The liberal media may suggest this is balance against the gung-ho patriots singing "God Bless America" in D.C., but it's not balance. It's a sick imbalance against democratic institutions, the only institutions under which full-throated freedom of journalistic _expression thrives. Instead of demonstrating any respect for that notion, the media elite pound and punish the democratically elected, and politely call dictators like Saddam "Mr. President."

So Dan Rather was merely the lucky one, the one who got the historic two-shot and left the toughness in New York. Rather was right when he insisted that almost any reporter would take that interview offer. But wasn't softening it a condition for getting it? It should be said that Rather was not selected because he was tough. Obtaining the second interview ought to prove the first interview was a failure, if toughness was the goal.

Reporters love cynically breaking down the way legislation moves or doesn't move through Congress, and love questioning the sincerity and coherence of White House military-diplomatic moves. Few will make an issue of the sausage making at CBS. Media "reporters" like the Washington Post's Howard Kurtz left out nagging details like Rather's help from Ramsey Clark. (Credit AP's David Bauder for reporting Clark put in a "good word" with Saddam even as he leads a campaign to have George W. Bush impeached.) CBS tried to explain, with the embarrassment it deserved, that it had to submit to Iraqi cameras, Iraqi translators, and wait patiently for Iraqi minders to review their tape and send it along. More comical was Rather's story that Saddam's men drove him around Baghdad for two and a half hours before taking him to the interview site. These are clearly not conditions CBS would accept from the president or any other democratically elected leader. Dictators get more respect just because they're dictators, and it's the end of sweeps.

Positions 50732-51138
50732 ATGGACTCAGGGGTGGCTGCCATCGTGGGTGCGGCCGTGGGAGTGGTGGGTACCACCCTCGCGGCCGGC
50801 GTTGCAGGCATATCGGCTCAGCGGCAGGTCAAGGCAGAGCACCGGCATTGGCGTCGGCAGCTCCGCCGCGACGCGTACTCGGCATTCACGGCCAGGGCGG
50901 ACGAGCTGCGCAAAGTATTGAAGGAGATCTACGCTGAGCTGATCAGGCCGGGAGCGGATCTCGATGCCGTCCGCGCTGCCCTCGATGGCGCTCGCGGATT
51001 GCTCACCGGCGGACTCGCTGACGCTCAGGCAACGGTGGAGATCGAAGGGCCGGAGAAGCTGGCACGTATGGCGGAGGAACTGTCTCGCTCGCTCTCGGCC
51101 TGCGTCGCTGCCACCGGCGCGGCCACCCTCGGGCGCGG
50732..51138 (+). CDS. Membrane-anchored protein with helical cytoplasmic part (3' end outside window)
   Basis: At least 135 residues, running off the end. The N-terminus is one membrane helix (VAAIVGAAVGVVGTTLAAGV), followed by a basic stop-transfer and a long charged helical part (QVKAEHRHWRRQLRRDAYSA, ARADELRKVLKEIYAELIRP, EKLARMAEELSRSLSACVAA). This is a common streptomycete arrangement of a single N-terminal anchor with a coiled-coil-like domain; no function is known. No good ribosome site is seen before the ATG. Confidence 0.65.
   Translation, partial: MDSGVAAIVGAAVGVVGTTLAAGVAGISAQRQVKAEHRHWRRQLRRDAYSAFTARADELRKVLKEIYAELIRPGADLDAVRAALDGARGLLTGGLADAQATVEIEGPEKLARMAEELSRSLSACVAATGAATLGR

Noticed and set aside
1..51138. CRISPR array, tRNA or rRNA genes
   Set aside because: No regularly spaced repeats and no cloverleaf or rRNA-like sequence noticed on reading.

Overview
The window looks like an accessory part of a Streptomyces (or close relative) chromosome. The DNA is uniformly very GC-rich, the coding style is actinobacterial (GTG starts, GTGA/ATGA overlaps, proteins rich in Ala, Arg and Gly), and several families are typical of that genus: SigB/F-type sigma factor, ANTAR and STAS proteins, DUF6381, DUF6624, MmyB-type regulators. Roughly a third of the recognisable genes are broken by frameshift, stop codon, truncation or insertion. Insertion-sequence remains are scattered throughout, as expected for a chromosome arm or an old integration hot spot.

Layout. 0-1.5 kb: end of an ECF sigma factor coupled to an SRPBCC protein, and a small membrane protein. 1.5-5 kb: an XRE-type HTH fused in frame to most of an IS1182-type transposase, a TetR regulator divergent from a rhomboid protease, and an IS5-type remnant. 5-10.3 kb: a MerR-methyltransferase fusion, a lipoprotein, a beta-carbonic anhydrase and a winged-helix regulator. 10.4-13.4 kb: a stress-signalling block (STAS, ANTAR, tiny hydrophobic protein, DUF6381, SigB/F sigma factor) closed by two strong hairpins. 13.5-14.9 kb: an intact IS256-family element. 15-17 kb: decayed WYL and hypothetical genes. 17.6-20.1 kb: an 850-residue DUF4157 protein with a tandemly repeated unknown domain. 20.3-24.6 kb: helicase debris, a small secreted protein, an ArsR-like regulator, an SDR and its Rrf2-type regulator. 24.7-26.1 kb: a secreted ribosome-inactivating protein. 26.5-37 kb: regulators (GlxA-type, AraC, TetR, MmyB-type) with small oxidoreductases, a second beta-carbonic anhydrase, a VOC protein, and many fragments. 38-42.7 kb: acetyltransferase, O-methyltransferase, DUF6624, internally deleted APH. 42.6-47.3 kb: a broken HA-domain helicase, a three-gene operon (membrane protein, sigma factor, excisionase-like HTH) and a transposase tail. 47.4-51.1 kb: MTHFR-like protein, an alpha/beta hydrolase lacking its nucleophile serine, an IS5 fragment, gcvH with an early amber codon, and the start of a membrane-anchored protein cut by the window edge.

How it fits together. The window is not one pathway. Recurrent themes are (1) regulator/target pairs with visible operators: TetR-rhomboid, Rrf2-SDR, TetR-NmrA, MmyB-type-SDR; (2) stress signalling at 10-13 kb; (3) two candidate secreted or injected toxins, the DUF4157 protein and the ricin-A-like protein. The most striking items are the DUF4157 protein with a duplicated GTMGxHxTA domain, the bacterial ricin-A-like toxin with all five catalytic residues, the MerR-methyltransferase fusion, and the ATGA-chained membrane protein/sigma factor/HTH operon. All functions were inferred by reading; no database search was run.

When NBC's Tom Brokaw secured special access to the Bush White House for a primetime special next to its fictional West Wing, it drew the usual hoots from reporters who slammed it as a softball platform for Team Bush. But no one in the media establishment is throwing those brickbats at CBS. They all avoid the obvious contrast: whether Dan is too soft on this lie-a-minute despot, compared to Dan roughing up the pols at home. He took pride in sticking it to Nixon as a White House correspondent. How can we forget anchorman Rather roughing up Bush 41 in 1988, angrily sniping about Iran-Contra: "You've made us hypocrites in the face of the world!"

By contrast, Rather gave Saddam five minutes or more devoted to his bizarre proposal for a debate with President Bush. Rather called it "surprising" and "new," and CBS plugged it relentlessly. But the tape from August 29, 1990 quickly revealed that CBS reported then that Saddam Hussein was offering to debate George Bush or Margaret Thatcher. This interview wasn't about journalistic integrity, it was about showmanship and self-promotion.

In this show, Rather came up short on any moral showboating, a common tactic in American interviews. He asked dispassionately if Saddam agreed with the September 11 attacks. He also asked if Osama bin Laden has made him irrelevant on the "Arab street." Nice career move, killing 3,000 Americans? This, from the man who suggested he had found true evil as he welcomed the Republican Congress in 1995 with sentences like "The new Republican majority in Congress took a big step today on its legislative agenda to demolish or damage government aid programs, many of them designed to help children and the poor." Last night, Newt Gingrich must have sputtered as Saddam just spoke his piece about how he loves peace and humanity without any disobedient rebuttal from Dan.